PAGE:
Most times, the red night/heat lamps aren't necessary (unless the temperatures in the room your cham is in are dropping into the low 50s or below); my chams have all been fine with a nighttime drop to 60 in the winter.
Misting is good, and you don't need any really fancy equipment - I just use a hand operated spray bottle. The trick is to mist much longer than you think you need to - I've had several chams that seem to require a 5 minute "priming" period before they even figure out what's going on; then they'll drink willingly enough. With mine, they'll start opening and closing their mouths during the misting - I keep spritzing them for a few minutes more, and then they know it's drinking time, and will lap water off the leaves. Mop up any excess water at the bottom of the cage; ideally, a lot of it can fall into/onto the plants. One thing I wish I'd known when I started is about the urates - chameleon waste has a brown portion and a lighter colored portion (the urate). White urate indicates a well-hydrated cham - orange urate is a rather dehydrated one, and colors in between signify progressive stages of dehydration.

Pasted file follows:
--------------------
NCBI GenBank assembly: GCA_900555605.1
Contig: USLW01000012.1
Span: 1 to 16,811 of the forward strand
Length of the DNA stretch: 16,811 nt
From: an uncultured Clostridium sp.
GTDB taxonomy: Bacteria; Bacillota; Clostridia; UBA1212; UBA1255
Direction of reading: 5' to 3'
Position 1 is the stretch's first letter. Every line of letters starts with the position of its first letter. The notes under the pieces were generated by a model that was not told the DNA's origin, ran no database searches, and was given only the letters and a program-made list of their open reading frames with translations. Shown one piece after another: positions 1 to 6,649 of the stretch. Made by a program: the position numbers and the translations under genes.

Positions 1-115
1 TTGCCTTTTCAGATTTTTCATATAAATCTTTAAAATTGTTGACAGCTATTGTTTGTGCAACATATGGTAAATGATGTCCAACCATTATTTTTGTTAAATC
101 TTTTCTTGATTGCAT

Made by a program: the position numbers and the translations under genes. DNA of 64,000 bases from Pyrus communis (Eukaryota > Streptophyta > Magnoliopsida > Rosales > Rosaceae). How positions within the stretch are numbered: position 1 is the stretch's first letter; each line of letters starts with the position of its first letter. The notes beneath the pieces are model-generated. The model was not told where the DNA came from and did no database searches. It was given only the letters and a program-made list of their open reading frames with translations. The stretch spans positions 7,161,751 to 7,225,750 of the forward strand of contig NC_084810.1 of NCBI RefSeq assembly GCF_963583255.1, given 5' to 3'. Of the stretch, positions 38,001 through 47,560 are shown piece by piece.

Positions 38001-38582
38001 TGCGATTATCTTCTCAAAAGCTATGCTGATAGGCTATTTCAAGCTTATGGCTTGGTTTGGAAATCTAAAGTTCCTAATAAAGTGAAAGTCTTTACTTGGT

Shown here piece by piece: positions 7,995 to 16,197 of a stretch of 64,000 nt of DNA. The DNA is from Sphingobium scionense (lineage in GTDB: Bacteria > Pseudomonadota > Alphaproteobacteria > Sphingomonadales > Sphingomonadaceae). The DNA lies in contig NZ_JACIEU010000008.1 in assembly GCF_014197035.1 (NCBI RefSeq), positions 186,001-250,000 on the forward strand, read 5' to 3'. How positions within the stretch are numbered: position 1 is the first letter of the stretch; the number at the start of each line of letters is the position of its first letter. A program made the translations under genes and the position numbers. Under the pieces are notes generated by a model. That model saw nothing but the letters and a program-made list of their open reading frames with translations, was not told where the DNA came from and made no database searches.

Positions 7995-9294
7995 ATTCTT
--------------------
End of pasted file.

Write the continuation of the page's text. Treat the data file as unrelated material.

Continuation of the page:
Chameleons will often bruise black. I can't really speak to his black spots, but they look as though they could be bruises from shipping, or bite marks. When you say "raised imperfections", it raises just the possibility of subcutaneous parasites. Keep an eye on them and make sure they stay in the same place. If you'll post where you live, somebody may be able to suggest a good reptile vet for your area; it's also not a bad idea to have a vet examine his feces for parasites; that's a very straightforward procedure that can set your mind at ease or, conversely, let you take action before potential problems get out of hand.
Again, welcome and good luck!
 

ttaylor

New Member
Thanks for the vote of confidence! We're trying :D

I think it may be wild caught, as that's what I've read in common with Senegals. That was actually my first thought, if they are indeed, scars.

I need to find out about a vet. I know there are a few in the area, but I don't know about reptile-specifics. Apparently, he came from a private pet store. I was thinking of going there myself, just because I'm curious to see if they have any insight, and what the place was like.
 

kinyonga

Chameleon Enthusiast
Welcome to the world of chameleons!

The little black marks are quite commonly found on WC Senegals (and other WC species too). Just keep an eye on them and if they look like they are getting worse then you will need to investigate them.

Senegals need to be "well-watered" and for the most part can be kept just the way veiled chameleons are kept. Looks like you have a fairly young one that's in pretty good condition!

Here's some information that might help.......
Exposure to proper UVB, appropriate temperatures, supplements, a supply of well-fed/gutloaded insects, water and an appropriate cage set-up are all important for the well-being of your chameleon.

Appropriate cage temperatures aid in digestion and thus play a part indirectly in nutrient absorption.